Career Spotlight: Medical Records Manager

In-depth look into the career of a medical records manager

Medical professionals know that the best care comes from a clean environment. Staff constantly check to make sure that everything providers and patients might touch is organized and sterile.

While medical records managers may not interact directly with patients, they also play an important part in keeping the medical system running cleanly—by practicing good data hygiene. Dirty data, just like a dirty surface, can be hazardous to your health and result in wrong diagnoses, incorrect medications, and improper treatment plans.

Medical records professionals work behind the scenes in health care facilities and anywhere else patient data is kept. They serve as a link between providers, clients, and patients and are the gatekeepers to your protected health information.

Medical records management is a strong career choice for someone looking to put a bachelor’s degree in health care management to work and break into the administrative and informatics side of health care.

Medical Records Manager Job Description

Doctors count on having an accurate record of a patient’s health and health care history to make decisions about medications, tests, and other medical steps. Patients need to know their sensitive information is secure, accurate, and accessible to any provider they visit, and insurance companies rely on medical records to keep a detailed account of what care a patient has received and what it has cost. Keeping track of it all are medical records managers.

Years ago, this process used to be done with rooms filled with paper folders and files, but today, medical records are entirely electronic and medical records managers are responsible for managing the complex technology systems and products that keep them organized.

Most medical records manager positions are in large-scale health care facilities like hospitals, but they can also be found in physician’s offices, nursing homes, home health agencies, mental health facilities, and public health agencies. Organizations you might not expect to handle patient data such as pharmaceutical companies, law and insurance firms, and health product vendors employ medical records managers as well.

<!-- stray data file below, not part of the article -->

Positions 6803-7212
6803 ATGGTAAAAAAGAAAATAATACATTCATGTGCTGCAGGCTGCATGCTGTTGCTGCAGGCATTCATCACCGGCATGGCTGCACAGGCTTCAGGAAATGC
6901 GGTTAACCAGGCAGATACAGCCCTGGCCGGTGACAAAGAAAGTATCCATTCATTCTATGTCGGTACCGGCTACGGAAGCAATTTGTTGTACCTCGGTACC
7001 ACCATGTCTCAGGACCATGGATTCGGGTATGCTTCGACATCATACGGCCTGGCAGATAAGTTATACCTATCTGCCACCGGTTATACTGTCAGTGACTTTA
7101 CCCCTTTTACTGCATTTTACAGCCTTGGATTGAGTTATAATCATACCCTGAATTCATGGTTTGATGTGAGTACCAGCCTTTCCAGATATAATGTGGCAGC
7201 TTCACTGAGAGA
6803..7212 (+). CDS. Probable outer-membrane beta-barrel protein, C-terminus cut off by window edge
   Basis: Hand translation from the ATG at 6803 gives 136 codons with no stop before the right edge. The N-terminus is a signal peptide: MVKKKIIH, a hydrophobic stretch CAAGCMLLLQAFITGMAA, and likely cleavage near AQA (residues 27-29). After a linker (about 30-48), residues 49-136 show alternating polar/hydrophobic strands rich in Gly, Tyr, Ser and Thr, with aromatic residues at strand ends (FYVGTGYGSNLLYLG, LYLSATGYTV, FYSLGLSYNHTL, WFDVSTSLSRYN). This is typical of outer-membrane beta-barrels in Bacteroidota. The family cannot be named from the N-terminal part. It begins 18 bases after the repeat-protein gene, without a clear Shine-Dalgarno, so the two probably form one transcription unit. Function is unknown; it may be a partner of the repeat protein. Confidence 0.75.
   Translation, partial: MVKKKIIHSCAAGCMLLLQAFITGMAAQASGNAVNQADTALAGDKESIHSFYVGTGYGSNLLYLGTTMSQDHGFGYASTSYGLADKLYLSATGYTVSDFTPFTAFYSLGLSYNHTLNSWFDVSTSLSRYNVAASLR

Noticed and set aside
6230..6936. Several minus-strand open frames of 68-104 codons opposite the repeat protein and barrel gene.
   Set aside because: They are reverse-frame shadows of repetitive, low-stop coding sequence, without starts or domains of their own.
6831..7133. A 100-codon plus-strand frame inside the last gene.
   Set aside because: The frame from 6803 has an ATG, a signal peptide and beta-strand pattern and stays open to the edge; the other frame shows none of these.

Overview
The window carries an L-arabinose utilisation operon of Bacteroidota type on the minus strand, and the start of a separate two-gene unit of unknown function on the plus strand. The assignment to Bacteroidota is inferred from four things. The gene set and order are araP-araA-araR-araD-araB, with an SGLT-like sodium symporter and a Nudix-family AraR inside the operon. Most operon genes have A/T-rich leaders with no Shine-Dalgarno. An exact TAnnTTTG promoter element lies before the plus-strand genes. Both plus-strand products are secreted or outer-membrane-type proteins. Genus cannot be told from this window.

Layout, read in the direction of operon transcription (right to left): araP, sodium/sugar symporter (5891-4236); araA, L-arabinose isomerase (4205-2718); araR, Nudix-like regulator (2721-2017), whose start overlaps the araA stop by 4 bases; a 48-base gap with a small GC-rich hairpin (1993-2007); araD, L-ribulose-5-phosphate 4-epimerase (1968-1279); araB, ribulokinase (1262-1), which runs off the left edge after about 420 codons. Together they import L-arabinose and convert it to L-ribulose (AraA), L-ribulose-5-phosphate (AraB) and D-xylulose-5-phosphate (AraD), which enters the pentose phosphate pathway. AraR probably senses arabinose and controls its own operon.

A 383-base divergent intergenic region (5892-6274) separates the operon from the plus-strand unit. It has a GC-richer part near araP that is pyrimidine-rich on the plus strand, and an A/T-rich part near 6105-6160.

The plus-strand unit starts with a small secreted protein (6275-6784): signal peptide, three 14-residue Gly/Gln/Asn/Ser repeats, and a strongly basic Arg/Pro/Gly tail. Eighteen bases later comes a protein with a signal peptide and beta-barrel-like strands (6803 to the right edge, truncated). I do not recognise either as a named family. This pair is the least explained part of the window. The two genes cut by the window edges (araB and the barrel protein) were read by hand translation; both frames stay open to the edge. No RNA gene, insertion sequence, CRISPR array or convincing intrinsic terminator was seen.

Good communication skills and attention to detail is a must in this position. As a medical records manager, you’ll be working with and possibly supervising a staff of medical billing and coding personnel to make sure sensitive medical records are maintained correctly.

You’ll be responsible for developing, maintaining, and evaluating existing systems, creating reports, and dealing with records requests. Security is essential for anything having to do with medical records, so you will also need a solid understanding of the Health Insurance Portability and Accountability Act (HIPPA) regulations to ensure that you comply with all financial, legal, or administrative requirements.

Medical Records Manager Education Requirements

To pursue a career as a medical records manager, you need at least a bachelor’s degree in health sciences and ideally some previous experience in medical billing or coding.

A bachelor’s degree in health care management gives you in-depth knowledge of practical approaches to the business side of health care as well as other skills you’ll need to advance your career, such as departmental budget preparation, health insurance payment and reimbursement systems, financial reporting, health regulation compliance, electronic documentation, and digital data systems.

Specialized certifications such as the Registered Health Information Technician (RHIT®) or Registered Health Information Administrator (RHIA®) credentials from the American Health Information Management Association (AHIMA) are also recommended for boosting your career.

Medical Records Manager Salary reports that the average salary range of a medical records manager falls between $81,048 and $116,769 but can vary depending on education, certification, and years of experience.

The field of medical records management continues to expand along with other related jobs in health data and health care informatics. Technology is always changing, and more of these data-driven health care professionals are needed to keep pace.

If you’re interested in starting your career as a medical records manager or want to explore more growing careers in the health sciences, contact an Excelsior admissions counselor to start a conversation about how to reach your goals.